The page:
Twenty-six years ago, Mr. S introduced me to a Greek fish dip called taramasalata. We had recently begun to date and at a restaurant, he ordered the dip. I was, at first, turned off by the ingredients. However, when one is in a new relationship, one tends to be more adventurous. 🙂 But how on earth could fish eggs (roe) preserved in salt be considered delicious? The dip arrived looking well presented surrounded by toasted pita bread along with tzatziki, and olive tapenade. After one bite I was wrong! Its silky smooth texture has a slight fishy taste but is tamed with the addition of lemon juice. It has been such a long time since I had taramasalata.
Our trip to Greece last month brought back many fond memories of the dip. When we got home I went on the hunt for some. Turns out, it’s not that easy to find and I wanted the type that did not have food coloring added. Taramasalata should be creamy white or if using salmon eggs, the dip will be light pink. After going to Mediterranean grocery shops around the city, I did find one that sold the dip. However, the cook in me wanted to make my own. Some recipes call for bread or potatoes to be added while others omit it.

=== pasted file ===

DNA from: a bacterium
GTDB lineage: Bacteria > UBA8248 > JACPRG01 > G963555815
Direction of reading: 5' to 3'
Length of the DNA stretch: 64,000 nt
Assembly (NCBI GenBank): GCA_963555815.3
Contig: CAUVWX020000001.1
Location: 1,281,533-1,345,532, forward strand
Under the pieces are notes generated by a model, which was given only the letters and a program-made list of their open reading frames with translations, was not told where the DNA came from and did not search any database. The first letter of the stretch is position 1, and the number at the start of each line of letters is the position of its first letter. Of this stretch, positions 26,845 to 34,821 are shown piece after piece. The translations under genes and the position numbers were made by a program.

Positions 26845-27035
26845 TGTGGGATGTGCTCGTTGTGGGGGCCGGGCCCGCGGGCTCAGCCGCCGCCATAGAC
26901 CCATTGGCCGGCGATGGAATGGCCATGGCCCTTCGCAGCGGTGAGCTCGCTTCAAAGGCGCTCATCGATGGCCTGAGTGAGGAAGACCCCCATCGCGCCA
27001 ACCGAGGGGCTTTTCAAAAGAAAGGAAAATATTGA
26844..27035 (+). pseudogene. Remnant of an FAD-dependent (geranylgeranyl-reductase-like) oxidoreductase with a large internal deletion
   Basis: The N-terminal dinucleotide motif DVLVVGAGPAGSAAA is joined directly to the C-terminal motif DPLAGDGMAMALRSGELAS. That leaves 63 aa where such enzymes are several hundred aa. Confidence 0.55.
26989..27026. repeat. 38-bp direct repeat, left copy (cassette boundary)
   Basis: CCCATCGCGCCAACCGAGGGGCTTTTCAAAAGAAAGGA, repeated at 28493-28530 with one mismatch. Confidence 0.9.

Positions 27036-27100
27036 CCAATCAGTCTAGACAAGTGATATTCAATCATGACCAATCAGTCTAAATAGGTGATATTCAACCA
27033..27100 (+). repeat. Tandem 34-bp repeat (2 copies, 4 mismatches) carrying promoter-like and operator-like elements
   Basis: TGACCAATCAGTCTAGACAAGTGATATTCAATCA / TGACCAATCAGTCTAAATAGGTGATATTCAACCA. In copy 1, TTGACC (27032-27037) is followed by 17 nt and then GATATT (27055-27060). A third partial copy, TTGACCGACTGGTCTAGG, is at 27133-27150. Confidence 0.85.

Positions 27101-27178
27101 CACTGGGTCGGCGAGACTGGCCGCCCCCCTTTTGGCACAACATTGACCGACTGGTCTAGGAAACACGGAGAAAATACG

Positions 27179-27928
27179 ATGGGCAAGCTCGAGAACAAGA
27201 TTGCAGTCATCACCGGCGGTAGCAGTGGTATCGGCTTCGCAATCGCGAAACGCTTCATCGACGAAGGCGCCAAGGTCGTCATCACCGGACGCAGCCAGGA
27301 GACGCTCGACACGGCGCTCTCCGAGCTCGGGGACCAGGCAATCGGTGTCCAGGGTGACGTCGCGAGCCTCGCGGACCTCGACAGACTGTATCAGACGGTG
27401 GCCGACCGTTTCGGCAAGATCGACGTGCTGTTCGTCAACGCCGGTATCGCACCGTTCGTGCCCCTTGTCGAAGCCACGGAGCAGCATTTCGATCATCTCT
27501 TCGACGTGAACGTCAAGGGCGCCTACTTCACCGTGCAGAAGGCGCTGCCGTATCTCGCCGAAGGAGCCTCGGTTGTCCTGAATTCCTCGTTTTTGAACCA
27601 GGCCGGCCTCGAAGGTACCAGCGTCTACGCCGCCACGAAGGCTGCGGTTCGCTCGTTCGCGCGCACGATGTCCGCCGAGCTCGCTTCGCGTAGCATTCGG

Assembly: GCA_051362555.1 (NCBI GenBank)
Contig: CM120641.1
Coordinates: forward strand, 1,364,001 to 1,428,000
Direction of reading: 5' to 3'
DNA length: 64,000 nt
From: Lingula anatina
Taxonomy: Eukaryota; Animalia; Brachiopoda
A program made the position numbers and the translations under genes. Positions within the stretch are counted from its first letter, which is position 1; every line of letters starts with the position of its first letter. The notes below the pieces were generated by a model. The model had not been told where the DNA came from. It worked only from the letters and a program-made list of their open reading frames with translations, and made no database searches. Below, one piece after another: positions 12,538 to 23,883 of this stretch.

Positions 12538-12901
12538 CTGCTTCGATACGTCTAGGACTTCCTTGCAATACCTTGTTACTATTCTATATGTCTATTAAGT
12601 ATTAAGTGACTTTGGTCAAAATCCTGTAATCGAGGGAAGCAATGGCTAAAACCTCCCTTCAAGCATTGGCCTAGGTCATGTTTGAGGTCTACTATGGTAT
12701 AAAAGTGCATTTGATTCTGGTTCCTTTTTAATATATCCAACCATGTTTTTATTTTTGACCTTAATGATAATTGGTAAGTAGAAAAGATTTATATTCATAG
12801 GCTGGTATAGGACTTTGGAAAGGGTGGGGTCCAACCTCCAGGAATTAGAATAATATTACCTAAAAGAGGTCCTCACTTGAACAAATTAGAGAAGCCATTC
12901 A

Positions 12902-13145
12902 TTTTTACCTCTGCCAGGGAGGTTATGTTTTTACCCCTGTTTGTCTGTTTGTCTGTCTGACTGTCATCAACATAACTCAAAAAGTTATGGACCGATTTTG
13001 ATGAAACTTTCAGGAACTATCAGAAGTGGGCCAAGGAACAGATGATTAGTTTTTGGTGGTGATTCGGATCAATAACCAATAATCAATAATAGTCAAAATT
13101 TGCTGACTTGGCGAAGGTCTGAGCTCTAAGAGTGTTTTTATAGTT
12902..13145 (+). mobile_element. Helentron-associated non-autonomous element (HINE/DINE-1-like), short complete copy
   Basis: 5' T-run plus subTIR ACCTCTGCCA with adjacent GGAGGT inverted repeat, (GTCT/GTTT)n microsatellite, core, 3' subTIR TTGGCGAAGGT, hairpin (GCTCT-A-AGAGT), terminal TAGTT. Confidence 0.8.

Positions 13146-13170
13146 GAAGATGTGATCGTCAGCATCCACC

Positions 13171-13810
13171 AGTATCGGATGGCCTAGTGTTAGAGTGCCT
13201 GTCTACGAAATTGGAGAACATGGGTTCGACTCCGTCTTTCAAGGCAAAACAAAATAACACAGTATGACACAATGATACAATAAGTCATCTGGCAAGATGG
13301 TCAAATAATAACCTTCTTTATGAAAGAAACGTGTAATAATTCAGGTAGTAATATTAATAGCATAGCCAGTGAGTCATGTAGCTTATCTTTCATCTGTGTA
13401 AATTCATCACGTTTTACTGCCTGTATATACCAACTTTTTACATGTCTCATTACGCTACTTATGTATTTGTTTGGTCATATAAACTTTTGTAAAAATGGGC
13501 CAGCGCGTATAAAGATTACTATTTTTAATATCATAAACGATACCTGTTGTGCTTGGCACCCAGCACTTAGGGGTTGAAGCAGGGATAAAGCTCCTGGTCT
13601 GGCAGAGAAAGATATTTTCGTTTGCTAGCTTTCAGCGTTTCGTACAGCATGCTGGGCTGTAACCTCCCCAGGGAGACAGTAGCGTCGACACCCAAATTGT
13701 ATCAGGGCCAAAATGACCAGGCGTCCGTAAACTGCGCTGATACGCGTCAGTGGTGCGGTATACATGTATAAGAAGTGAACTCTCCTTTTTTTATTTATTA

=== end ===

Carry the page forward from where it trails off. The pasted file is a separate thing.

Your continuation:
Taramasalata can also be used as a dipping sauce for veggies, spread on a sandwich, fried calamari, grilled asparagus or dip with potato chips. It is typically served with pita bread or toasted sourdough slices.
you will need
1/2 onion, grated
4 slices white bread (about 100g crust removed and torn into chunks)
3 tablespoons white tarama (fish roe) or salmon eggs
1 to 2 tablespoons fresh lemon juice (adjust according to taste)
1 cup mild olive oil OR sunflower oil
In a food processor add bread, lemon juice, and onion and blend until smooth. Top with the salmon eggs and whiz until blended. With the machine running, add the sunflower oil gradually in a thin stream. As you add the oil the mixture will start to thicken; it’s similar to making mayonnaise.
the culinary chase’s note:
Taramasalata will keep refrigerated for 2 days. Enjoy!